According to the Ministry of Health statistics, the group with the highest rate of hospital admission for children is from zero to four years old. Hence, medical plans that cover hospitalisation and surgery are like breast milk to a baby. It is better to purchase this early because of the strict health requirement compared to other types of insurance, even for adults. One of the main causes of children’s hospitalisation is accidents and injuries. Nowadays, insurers have included common infectious diseases such as hand-foot-mouth and even dengue fever in their Personal Accident plans specially designed for children.
The final category is perhaps the most interesting. That’s the prenatal insurance that covers a comprehensive list of pregnancy complications for mother and congenital illnesses for baby. But the most valuable part of the plan is that the life assured of the insurance can be changed to the child upon delivery without any evidence of good health. Do take note of the transfer period for this guarantee.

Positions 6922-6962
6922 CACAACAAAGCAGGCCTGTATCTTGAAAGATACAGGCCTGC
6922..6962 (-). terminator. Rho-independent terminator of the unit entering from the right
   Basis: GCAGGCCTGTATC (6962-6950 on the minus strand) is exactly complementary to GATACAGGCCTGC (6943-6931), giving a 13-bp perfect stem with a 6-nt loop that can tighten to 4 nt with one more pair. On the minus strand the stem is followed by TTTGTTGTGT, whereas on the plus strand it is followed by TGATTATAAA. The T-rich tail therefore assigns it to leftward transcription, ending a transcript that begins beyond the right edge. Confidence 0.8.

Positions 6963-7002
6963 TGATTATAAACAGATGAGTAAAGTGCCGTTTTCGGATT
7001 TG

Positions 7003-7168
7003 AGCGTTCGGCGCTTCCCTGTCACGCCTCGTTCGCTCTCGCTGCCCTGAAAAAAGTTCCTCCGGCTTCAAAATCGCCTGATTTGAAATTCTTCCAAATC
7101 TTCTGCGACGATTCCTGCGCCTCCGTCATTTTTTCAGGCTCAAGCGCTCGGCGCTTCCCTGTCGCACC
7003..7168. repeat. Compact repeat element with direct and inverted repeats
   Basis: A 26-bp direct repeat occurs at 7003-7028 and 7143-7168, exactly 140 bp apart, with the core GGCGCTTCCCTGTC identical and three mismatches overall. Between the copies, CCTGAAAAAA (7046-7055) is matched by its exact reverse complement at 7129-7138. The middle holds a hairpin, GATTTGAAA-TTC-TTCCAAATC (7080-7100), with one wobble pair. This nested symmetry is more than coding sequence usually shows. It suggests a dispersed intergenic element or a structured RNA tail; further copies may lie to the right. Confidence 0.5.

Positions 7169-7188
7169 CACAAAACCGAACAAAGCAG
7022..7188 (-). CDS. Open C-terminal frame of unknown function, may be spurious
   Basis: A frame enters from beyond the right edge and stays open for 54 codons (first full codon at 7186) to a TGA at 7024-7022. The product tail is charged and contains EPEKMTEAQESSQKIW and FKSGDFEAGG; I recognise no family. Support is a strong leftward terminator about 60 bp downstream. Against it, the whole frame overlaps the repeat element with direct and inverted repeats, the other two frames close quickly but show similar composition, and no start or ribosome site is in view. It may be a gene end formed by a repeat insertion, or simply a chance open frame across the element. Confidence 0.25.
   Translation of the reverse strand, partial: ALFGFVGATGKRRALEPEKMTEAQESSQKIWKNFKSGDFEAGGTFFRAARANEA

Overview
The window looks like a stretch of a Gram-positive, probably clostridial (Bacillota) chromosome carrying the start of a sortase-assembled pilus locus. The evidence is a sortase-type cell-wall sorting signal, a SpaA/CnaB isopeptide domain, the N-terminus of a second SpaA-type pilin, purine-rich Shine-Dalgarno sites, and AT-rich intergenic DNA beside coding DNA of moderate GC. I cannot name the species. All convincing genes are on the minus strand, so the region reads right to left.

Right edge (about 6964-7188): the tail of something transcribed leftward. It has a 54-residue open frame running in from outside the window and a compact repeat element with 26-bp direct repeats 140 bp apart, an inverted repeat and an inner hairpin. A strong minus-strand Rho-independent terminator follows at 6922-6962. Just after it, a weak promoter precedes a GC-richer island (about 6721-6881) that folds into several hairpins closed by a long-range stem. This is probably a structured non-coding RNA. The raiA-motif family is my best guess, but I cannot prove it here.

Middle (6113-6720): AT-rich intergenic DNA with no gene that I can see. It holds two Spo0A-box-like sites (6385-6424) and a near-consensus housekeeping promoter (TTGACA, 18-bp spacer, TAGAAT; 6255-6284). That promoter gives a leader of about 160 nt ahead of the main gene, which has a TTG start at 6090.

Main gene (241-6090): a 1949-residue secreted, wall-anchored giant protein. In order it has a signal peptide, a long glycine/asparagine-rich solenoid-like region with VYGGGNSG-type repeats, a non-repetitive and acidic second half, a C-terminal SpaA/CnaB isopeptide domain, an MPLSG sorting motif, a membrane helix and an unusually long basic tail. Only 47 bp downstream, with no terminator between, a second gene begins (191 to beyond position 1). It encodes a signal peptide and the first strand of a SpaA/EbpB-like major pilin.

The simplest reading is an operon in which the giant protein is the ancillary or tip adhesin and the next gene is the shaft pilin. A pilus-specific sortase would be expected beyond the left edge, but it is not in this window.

Other than the Cash Gift of the Baby Bonus, the Children Development Account (CDA) comes in very handy to stretch your dollar. The government will match your savings dollar-for-dollar up to a cap depending on the birth order of the eligible child. It is like an investment that gives you a 100% guaranteed return. You cannot get this anywhere else! Although the monies cannot be withdrawn in cash, it can be used to pay for expenses incurred in many approved institutions and programmes such as education and healthcare including child care. Do not worry about unused balance in your child’s CDA as the remaining monies will be transferred to the Post-Secondary Education Account (PSEA). You may continue to contribute to the PSEA and still receive the Government’s matching contributions subject to the contribution cap. The funds in the PSEA can be used to pay fees at approved institutes and programmes even for the child’s siblings. Subsequently, any unused funds will be transferred to the account holder’s CPF Ordinary Account.